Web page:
Jerry Brown has approved the nation's strongest net neutrality law, prompting an immediate lawsuit by the Trump administration and opening the next phase in the battle over regulating the internet. Broadband companies and then-FCC board member Ajit Pai - who was appointed as chairman of the commission in 2017 - opposed net neutrality in 2015 arguing that it prevented the opportunity for investment in broadband companies and stifled innovation. The Department of Justice on Sunday night sued California over its new new neutrality law.
State legislators began working on the bill when the Trump administration began to scale back net neutrality regulations a year ago, with many Democrats viewing the legislation as a victory against the White House. In light of the FCC's more recent deregulatory order, federal officials are asking for California's net neutrality law to be invalidated, and industry groups are expected to join the effort.
Attorney General Jeff Sessions said that the Justice Department should not have to spend valuable time and resources to file this suit. He thought that he if failed to regulate the telcos they could make lots of money extorting cash out of heavy internet users.
Jerry Brown vetoed a bill on Sunday that would have mandated California public universities to provide abortion pills, The San Francisco Chronicle reported.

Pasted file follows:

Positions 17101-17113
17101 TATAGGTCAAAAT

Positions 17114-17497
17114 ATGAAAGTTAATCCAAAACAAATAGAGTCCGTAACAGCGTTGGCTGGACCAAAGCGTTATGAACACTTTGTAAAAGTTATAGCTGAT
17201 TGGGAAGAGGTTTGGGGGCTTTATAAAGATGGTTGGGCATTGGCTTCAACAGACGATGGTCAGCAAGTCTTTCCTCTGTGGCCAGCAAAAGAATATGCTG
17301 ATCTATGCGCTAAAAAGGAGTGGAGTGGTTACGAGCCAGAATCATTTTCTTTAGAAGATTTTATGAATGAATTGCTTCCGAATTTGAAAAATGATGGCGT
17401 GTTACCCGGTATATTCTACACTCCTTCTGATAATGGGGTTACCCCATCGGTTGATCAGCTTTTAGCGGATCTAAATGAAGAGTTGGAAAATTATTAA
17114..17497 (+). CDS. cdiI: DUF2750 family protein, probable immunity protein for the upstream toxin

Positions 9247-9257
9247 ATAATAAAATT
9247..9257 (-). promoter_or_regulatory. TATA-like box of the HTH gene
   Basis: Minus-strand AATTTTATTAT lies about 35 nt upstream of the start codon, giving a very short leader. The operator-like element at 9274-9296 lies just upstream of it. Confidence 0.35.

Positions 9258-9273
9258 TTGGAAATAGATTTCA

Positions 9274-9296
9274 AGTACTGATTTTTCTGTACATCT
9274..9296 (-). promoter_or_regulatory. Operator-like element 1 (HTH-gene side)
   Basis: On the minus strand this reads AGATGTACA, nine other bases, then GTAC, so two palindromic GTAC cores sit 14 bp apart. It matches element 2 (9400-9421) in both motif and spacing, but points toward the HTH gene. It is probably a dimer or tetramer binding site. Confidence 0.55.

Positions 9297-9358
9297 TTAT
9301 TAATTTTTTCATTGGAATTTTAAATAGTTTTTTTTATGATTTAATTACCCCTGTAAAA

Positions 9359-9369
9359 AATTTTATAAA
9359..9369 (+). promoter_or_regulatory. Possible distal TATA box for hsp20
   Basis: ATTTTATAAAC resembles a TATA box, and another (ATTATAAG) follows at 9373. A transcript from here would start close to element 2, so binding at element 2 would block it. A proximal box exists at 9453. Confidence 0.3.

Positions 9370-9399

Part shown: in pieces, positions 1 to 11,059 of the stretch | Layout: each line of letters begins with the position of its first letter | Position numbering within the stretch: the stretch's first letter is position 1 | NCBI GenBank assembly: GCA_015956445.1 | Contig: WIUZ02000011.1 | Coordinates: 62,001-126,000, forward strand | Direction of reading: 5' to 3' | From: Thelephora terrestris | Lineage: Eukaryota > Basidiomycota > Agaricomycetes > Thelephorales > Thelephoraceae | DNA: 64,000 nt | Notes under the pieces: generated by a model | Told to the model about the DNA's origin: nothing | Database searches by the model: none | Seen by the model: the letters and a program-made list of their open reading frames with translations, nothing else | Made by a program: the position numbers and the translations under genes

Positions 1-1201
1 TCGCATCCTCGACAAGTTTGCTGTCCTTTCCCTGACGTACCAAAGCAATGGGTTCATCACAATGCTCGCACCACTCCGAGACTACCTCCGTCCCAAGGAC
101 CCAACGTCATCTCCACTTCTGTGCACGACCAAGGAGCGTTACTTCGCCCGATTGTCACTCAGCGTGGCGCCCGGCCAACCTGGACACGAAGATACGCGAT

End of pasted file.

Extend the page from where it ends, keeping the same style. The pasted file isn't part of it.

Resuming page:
USTelecom, a telecommunications trade group, said California writing its own rules will create problems.
Meanwhile, the law takes effect on January 1st, and supporters of the bill in California cheered as news of its passage was disseminated.
"Courts have consistently held that when the federal government lacks authority to regulate, it can not preempt states from regulating", said Andrew Schwartzman, a lecturer in public interest law at Georgetown University. An identical bill was introduced in NY.
"Sessions and his boss Donald Trump aren't satisfied with the federal government repealing net neutrality". "When all is said and done, Comcast, Verizon, and AT&T are going to wish they'd never picked a fight with Internet over net neutrality".
California Attorney General Xavier Becerra, who is challenging the FCC's repeal in court along with other states, said in a statement, "Here in California - a state that is home to countless start-ups and technology giants alike - we know that a handful of powerful companies should not dictate the sources for the information we seek or the speed at which our websites load".
Tech leaders should be on the lookout for a shift of regulatory power.
It's meant to replace federal rules to the same effect that were repealed last December.